Carlo Felice Biscarra
Carlo Felice Biscarra (March 26, 1823 – July 31, 1894) was an Italian painter and art critic.
Born in Turin, Carlo Felice initially trained with his father, Giovanni Battista, who was director of the Accademia Albertina. Carlo Felice received a pension from the Queen to study in Florence and Rome. In 1850, his first canvas Cola di Rienzo harangues the People of Rome was displayed and much admired at an exhibition at Castello del Valentino. Other works include Galileo Galilei before the Tribunal of the Inquisition; the Brothers Zuccato, Mosaicists (and tutors of Titian, in a Venetian Jail; Fanfulla addresses the armies in defense of Florence; Filippo Lippi in Barbary draws his captors; Giovanni Bellini discovers the secrets of oil painting; recato in Italia da Antonello di Messina; Maso Finiguerra learns how to engrave with burin; Youth of Carmagnola; The infancy of Lodovico Muratori; Silvio Pellico che dalle carceri di Murano s'avvia allo Spielberg; Giordano Bruno in Jail; Loves of the Angels; Medoro; Graziella; Desdemona; Clarino; The old street of Cenisio Capo Noli; and Pesca ai polipi.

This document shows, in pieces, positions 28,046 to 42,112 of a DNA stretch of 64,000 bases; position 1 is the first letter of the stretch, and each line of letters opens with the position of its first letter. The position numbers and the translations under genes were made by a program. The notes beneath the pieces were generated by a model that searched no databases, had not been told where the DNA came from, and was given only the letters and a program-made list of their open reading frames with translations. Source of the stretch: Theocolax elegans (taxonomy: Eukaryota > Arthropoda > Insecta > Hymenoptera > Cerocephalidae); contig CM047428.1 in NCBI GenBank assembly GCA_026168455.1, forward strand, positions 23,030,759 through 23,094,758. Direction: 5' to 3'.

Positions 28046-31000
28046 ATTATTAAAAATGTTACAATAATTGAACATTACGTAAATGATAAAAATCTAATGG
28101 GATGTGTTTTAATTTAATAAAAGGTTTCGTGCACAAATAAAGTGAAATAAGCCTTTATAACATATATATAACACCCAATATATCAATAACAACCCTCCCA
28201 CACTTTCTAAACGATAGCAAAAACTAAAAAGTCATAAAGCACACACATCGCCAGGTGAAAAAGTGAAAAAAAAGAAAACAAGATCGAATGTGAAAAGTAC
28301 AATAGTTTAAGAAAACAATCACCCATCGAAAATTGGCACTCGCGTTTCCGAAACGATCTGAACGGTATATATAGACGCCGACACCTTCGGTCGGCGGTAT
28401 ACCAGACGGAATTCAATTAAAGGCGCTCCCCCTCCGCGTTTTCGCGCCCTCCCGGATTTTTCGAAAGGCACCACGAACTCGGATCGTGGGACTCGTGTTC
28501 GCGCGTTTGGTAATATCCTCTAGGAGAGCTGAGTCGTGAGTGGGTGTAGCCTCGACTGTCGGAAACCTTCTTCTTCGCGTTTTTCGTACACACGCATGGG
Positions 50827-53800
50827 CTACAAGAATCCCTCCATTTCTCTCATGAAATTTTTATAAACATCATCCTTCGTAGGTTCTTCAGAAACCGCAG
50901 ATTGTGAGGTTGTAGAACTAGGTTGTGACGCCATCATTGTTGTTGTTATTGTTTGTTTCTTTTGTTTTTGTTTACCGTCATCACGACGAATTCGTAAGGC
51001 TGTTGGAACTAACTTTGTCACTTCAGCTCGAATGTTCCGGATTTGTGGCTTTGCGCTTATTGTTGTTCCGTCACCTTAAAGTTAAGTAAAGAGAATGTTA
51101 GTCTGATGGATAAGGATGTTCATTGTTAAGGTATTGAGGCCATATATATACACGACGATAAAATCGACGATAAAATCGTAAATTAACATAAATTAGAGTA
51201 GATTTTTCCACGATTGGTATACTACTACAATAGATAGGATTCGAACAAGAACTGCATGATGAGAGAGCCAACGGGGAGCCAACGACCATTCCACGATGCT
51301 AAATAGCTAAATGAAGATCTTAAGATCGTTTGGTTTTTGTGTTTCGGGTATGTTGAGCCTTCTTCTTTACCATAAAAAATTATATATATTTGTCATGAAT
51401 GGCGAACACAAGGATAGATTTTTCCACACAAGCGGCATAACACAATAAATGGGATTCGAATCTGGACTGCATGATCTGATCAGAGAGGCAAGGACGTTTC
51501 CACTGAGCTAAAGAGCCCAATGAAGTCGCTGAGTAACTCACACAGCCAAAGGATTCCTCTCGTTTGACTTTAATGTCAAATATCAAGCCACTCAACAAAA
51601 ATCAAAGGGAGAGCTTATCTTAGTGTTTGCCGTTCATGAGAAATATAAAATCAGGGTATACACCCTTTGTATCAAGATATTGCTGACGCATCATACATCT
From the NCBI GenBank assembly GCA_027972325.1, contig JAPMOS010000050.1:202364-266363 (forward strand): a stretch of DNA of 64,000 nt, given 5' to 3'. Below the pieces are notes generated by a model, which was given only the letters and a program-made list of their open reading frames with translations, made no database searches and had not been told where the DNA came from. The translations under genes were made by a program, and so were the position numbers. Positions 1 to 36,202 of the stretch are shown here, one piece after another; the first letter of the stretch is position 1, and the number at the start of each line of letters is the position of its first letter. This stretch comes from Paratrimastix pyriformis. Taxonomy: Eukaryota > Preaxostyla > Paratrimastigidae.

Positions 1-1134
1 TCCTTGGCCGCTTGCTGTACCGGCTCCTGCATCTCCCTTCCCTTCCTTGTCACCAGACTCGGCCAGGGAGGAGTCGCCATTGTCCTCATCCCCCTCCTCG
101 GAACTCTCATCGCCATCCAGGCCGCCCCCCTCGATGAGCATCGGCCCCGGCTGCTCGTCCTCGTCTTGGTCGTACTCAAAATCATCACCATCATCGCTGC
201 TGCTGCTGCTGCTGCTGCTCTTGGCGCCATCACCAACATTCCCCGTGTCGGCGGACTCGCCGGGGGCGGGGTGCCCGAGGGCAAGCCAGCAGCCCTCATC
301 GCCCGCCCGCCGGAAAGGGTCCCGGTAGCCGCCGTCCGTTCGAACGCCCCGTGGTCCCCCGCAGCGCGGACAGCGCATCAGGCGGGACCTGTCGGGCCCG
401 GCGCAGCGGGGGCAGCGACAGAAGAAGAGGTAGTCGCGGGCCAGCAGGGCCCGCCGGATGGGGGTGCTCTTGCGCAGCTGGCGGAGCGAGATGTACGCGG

He traveled through Europe, and in Paris worked with the painter Ary Scheffer. In 1860 under Massimo d'Azeglio, he became secretary of the Accademia Albertina. He also helped found the Circolo degli Artisti di Torino, a painters' association. He collaborated with Luigi Rocca to publish the magazine L'Arte in Italia for five years till 1873. Biscarra translated a course of industrial and artistic design by G. Schreiber, and published on the history of the Academy and of the main works in the Royal Pinacoteca of Turin. He sponsored photography of the archeologic sites of the Piedmont. He died in Turin in 1894.
- Dizionario degli Artisti Italiani Viventi: pittori, scultori, e Architetti., by Angelo de Gubernatis. Tipe dei Successori Le Monnier, 1889, page 58-59.
- BISCARRA, Carlo Felice in Dizionario Biografico degli Italiani - Volume 10 (1968) by Paolo Venturoli.